All of us who live in New York are still smarting from being smeared as tax-raising,
poor-people coddling elitists.)
Quote of the day
The budget should
be balanced, the Treasury should be refilled, public debt should be reduced,
the arrogance of officialdom should be tempered and controlled, and the assistance
to foreign lands should be curtailed lest Rome become bankrupt. People must
again learn to work, instead of living on public assistance." Cicero
- 55 BC
default swaps are bad insurance. From reader
Good on CDSs was spot on. One additional point: As you and Dan point
out, while the CDS have all the characteristics of insurance, and the purchasers
will probably argue in court that they thought they were purchasing insurance,
it was not called insurance. The reason AIG and others did not call it insurance
is that insurance is highly regulated with strict ratios relative to the firm's
capital. The more insurance written, the more capital required. In order to
"get around" this capital requirement the firms called the product
CDS and not insurance. Additionally, many companies, AIG specifically, issued
the CDS's from offshore entities beyond the reach of regulators. AIG did it
through its London Office who used a further off-shore entity.
And when the insurance
came due, AIG didn't have the money to meet its obligations and it went bust.
The U.S. Government, using our taxpayer monies, bailed it out -- but not before
AIG paid its executives huge bonuses for the bogus business. You'll be pleased
to read this story form the New York Times. Every time I read this story, I
want to puke:
to Let New York Review the Propriety of Its Pay Packages
A day after
New Yorks attorney general criticized bonuses and other payments made
by the American International Group, the insurance giant agreed to allow its
spending habits to be reviewed.
general, Andrew M. Cuomo, said on Thursday that A.I.G. would also cancel 160
conferences and other events that would have cost more than $8 million and
would provide information on compensation, bonuses and other payments to determine
whether the payments were proper.
Mr. Cuomo said A.I.G. had agreed to suspend a $10 million severance payment
to its chief financial officer, Stephen J. Bensinger, who is leaving the company.
came after Mr. Cuomo demanded that A.I.G.s directors take steps to claw
back payments to former executives like Martin J. Sullivan, who stepped down
as chief executive in June and received a $15 million severance, and Joseph
J. Cassano, who ran the unit blamed for the transactions that caused multibillion-dollar
Mr. Cuomo said
he wanted to determine whether the payments had violated New York law and
should be returned.
spending drew national attention this month after two former executives answered
questions from Congressional lawmakers about pay practices and outsize spending
that continued even after the company received an lifeline from the government.
point of contention was a weeklong retreat that a subsidiary, AIG General,
held for sales agents. The $442,000 in expenses included $150,000 for food
and $23,000 in spa charges.
of extravagance, bonuses, stock options, those days are over, Mr. Cuomo
said on Thursday. The taxpayers are now paying the bill, and theyre
not going to pay for post-mortem parties.
lawmakers have cited the events as a sign of excessive greed and corruption
in corporate America. The Treasury Department has announced that it is including
limits on executive compensation as a condition of receiving government aid.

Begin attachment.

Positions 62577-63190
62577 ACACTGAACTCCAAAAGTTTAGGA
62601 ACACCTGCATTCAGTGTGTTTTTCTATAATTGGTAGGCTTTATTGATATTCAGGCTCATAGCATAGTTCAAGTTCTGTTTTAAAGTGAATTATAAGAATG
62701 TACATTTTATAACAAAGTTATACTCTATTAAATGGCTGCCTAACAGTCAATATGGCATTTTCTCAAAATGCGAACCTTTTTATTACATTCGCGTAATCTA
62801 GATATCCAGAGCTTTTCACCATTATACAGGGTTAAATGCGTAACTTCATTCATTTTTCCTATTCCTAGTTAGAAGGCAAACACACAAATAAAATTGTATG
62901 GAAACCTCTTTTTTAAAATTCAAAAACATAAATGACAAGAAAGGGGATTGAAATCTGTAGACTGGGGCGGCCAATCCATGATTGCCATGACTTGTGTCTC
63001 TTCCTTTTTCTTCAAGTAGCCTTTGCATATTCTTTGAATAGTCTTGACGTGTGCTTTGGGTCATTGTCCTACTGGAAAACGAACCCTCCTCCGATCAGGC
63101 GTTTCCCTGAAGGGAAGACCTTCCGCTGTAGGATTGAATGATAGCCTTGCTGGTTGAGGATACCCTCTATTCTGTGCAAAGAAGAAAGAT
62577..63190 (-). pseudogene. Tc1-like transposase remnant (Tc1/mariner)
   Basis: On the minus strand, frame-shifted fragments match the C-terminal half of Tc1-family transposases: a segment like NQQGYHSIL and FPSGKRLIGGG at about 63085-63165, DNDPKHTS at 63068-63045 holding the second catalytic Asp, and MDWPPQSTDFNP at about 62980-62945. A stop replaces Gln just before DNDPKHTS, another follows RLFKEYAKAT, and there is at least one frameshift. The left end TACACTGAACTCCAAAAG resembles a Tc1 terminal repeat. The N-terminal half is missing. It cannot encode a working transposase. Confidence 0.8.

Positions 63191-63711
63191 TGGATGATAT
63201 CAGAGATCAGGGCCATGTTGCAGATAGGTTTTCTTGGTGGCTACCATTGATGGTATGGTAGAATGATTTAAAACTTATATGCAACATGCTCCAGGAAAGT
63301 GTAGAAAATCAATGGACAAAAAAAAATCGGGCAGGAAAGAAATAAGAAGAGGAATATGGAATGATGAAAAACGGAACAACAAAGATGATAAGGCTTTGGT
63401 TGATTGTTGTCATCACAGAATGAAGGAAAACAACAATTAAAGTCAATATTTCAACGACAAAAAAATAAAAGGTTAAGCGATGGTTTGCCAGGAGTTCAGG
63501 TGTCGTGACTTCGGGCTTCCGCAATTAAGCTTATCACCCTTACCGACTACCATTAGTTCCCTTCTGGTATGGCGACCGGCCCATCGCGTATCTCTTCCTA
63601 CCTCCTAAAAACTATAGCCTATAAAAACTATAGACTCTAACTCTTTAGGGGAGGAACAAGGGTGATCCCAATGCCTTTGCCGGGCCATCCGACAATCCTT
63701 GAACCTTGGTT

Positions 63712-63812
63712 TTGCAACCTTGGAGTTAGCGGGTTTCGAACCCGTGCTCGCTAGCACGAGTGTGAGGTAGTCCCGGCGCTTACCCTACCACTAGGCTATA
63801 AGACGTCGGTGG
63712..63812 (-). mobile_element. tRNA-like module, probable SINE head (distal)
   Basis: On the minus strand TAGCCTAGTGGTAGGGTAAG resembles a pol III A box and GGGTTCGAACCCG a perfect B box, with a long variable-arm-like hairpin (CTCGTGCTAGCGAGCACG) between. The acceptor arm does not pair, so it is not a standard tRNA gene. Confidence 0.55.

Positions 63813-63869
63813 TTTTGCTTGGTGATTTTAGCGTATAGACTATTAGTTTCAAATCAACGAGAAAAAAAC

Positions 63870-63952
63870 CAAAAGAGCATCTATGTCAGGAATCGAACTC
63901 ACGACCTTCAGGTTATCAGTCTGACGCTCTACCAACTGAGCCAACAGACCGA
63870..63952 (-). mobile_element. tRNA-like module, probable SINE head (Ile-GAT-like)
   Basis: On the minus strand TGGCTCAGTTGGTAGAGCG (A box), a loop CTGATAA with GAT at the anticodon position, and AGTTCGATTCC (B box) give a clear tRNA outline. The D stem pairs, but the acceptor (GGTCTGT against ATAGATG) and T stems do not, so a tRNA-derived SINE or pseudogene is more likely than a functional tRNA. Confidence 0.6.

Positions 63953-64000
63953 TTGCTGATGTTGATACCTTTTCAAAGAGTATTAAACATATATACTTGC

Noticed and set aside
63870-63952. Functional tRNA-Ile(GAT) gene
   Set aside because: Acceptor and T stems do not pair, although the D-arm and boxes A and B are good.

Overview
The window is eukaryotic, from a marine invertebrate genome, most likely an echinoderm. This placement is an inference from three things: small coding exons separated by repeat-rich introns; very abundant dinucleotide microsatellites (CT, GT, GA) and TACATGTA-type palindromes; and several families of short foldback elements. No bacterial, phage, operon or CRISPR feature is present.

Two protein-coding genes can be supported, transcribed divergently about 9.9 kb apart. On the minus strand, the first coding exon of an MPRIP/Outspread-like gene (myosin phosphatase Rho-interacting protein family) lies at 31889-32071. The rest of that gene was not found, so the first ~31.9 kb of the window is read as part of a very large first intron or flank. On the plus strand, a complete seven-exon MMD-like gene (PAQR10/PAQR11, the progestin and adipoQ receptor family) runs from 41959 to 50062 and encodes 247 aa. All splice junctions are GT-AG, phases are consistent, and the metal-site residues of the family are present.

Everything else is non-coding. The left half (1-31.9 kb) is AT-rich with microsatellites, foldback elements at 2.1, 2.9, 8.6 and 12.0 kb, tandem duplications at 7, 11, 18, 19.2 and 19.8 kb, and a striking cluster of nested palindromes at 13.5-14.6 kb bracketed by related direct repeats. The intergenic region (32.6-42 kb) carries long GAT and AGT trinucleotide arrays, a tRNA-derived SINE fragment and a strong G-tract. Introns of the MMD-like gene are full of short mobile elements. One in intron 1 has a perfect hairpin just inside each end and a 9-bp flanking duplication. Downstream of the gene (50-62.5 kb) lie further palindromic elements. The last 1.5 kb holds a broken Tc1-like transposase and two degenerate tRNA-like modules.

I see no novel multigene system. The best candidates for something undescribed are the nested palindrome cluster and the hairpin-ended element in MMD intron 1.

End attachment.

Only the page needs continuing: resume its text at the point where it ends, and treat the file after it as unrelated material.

the Federal Reserve reported that its loans to A.I.G. totaled $82.9 billion
as of Wednesday, up from $70.3 billion a week earlier. In September, the Fed
authorized a bridge loan of up to $85 billion. This month, the central bank
agreed to extend an additional $37.8 billion to the company.
Among the events
that A.I.G. has agreed to cancel are a $750,000 best operator
event in Las Vegas and a $500,000 risk management conference scheduled for
the Ritz Carlton in Half Moon Bay, near San Francisco. The company will also
cancel a $350,000 sales conference in November at Sea Island, Ga., and a $190,000
meeting scheduled for Scottsdale, Ariz., in January.
In a statement
released by the attorney generals office, Edward M. Liddy, A.I.G.s
chairman and chief executive, said, We know that the attorney general
shares our commitment to rebuilding A.I.G.s business and paying back
the U.S. taxpayer, and we will address the attorney generals concerns
Later on Thursday
afternoon, A.I.G. said Mr. Bensinger would be replaced as chief financial
officer by David L. Herzog, who has been a senior vice president and the comptroller
since June 2005.
the attorney generals statement, A.I.G. will create a governance committee
to set new expense management controls and will issue a new guidebook on its
Mr. Cuomo said
that his office was investigating compensation and other payments by other
companies caught up in the financial crisis, but he declined to identify any
to corporate America is, its a different day, Mr. Cuomo said,
adding that the changes put in place by A.I.G. should serve as a model for
other companies. When youre receiving taxpayer funds, the rules
of the game change, he said.
cheap backup for your computer files. This
is 16 gigabytes of flash memory in a package not much larger than a cigarette.
$99 on SanDisk's
bad sheep jokes:
Since investors are being led like sheep to the slaughterhouse, I
remember with fondness some sheep stories:
Why do Scotsmen
Because sheep can hear a zipper from a mile away,
Why do Scotsmen
make love to sheep on the edge of a cliff?
So the sheep will push back.
Ask a Scotsman
if there are any sheep in his family?
And he will answer, "Na-a-a-a-h." (You have to sound like a sheep.)
weekend: Concentrate on all the things that
really count in your life. Your health, your spouse, your children, grandchildren
and your friends.
This column is about my personal search for the perfect
investment. I don't give investment advice. For that you have to be registered
with regulatory authorities, which I am not. I am a reporter and an investor.
I make my daily column -- Monday through Friday -- freely available for three
reasons: Writing is good for sorting things out in my brain. Second, the column
is research for a book I'm writing called "In Search of the Perfect
Investment." Third, I encourage my readers to send me their ideas,